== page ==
"Your man had had a stroke a few years ago. Why didn’t someone tell him to slow down? Why the frantic pace?"

Surprisingly, he was game. "Yeah, how come? And how come he gained all that weight this past year? No one told him it was bad for his health? You have to wonder."

A long silence ensued. I listened for the scratching of the monitors’ pens, but there was nothing. They might be weeping on the streets; more likely they had been pulled off for more important targets. O and I had been talking to each other for over a decade; a file can only get so thick.

I picked up the thread. "The story is he died early on the 17th, but we only heard about it on 19th? That’s a long wait, isn’t it?"

"Nah, not so long. They couldn’t very well announce it on the 17th, now could they? You have to announce these things at noon, and noon on the 17th was too soon if he died that same morning. Not enough time to get ducks in a row."

"What do you know about ducks in a row?"

"You’d be surprised." O likes to do that — make me think he knows more than he does, which he does sometimes. Know more, I mean.

"If the 17th was too soon, what was wrong with the 18th?" I figured I’d press him a little more on this point. Maybe it would annoy him enough to say something he didn’t mean to say. "Plenty of time by the 18th. You’re telling me 28 hours was not enough time for your ducks?"

"How long do you think it took them to announce Kim Il Sung’s death in 1994?" He didn’t sound annoyed. He sounded breezy, like he already knew I’d go one question too far.

"I can’t guess."

"One and a half days. Not quite 36 hours. Look it up. You can bet they weren’t going to announce this death quicker than they did Kim Il Sung’s." O paused. "You still think it’s worth making an issue of 18 extra hours?"

"You’re the police detective. You tell me."

Silence.

I pressed on. "All right, riddle me this: They say in the death announcement that they notified the people on the 17th. Did they?"

"Maybe they did; maybe they didn’t. No one notified me. First I heard of it was the noon broadcast on Monday."

"Is that so? No rumors before that? No signs of something not being right? Special troops dispatched to bridges, extra guards at key installations, that sort of thing? There are reports of soldiers milling around."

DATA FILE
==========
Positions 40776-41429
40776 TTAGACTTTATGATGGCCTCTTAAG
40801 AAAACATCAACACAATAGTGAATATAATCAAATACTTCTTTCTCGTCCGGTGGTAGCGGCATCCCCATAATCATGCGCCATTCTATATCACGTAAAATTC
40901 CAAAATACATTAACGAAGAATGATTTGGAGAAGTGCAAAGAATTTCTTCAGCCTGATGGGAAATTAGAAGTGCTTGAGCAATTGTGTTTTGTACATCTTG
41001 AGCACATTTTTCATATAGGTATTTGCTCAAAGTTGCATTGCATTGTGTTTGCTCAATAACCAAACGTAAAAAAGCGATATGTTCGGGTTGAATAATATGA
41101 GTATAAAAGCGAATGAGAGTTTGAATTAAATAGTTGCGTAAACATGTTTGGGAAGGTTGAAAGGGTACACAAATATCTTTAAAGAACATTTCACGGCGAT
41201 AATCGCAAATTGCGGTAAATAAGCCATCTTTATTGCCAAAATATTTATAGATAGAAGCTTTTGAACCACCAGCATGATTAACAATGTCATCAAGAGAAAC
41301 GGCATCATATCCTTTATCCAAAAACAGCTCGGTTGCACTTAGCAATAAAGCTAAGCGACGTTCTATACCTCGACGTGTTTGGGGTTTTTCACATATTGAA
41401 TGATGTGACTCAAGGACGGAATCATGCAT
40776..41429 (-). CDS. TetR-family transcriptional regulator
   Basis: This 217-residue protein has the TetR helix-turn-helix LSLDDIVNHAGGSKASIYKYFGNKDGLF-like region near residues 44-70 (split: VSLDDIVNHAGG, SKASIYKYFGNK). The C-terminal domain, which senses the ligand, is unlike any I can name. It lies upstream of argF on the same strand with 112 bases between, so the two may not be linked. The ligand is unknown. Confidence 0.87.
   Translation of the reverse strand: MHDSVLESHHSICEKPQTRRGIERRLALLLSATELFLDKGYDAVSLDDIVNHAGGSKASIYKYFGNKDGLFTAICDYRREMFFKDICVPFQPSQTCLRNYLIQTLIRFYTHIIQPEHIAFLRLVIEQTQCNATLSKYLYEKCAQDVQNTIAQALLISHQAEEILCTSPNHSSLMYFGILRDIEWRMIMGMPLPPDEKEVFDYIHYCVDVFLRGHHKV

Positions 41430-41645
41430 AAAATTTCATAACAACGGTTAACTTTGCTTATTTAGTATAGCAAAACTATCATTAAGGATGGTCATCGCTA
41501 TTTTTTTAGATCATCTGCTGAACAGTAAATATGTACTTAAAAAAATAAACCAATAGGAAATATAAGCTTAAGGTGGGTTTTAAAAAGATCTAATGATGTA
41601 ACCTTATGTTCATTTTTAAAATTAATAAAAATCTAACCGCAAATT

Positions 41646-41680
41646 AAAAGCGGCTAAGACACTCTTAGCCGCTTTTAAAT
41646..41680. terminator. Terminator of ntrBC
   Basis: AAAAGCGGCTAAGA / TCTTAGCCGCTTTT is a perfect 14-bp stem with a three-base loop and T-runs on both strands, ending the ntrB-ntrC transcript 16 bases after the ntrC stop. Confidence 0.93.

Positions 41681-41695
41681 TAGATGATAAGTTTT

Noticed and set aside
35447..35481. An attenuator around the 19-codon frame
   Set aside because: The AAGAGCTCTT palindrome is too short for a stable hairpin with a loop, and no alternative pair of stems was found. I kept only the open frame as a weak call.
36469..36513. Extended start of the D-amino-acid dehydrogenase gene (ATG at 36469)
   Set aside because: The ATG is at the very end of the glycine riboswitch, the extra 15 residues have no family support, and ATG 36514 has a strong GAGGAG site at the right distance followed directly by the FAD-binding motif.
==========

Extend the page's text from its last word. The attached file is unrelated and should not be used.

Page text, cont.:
"I don’t talk about security on the phone, and especially with foreigners. Which, I might point out, you are."

"OK, take a step back. Let’s leave the details behind. Broadly, in nonspecific terms that can’t get anyone in trouble, what do you think happened?"

"The announcement said he had a heart attack."

"You believe that?"

"Why wouldn’t I believe it?" At last he sounded annoyed, not much, but enough so I could hear it even over a cell phone from 6,000 miles away. "Sure, there have been some suspicious car accidents over the past few years. So what? That doesn’t mean a heart attack is made up, does it? Well, does it?"

O knew he had gone further than he wanted to, so he pulled back. "If you’re so sure it was something other than a heart attack, something planned, you need to come up with motive, opportunity, and means. But you don’t have anything, do you? Admit it, you’re just spinning theories."

I tried a different tack. "Fine, let’s put things another way. This is just theoretical, a textbook exercise, OK? Let’s say you had a suspicious turn of mind. If you did, what would make you look twice at an official story about a high-level death? Or put it another way: What should make me look twice?"

O snorted. "That’s exactly your problem, isn’t it? Too much focus on the words. You need to raise your head out of the paper and look at the context. (That’s what happens to fish — no sense of context. Next thing you know, daddy has gone for a fillet.) I’ll give you a theory. Just a theory. It’s not mine. But I’ll give it to you. He was…"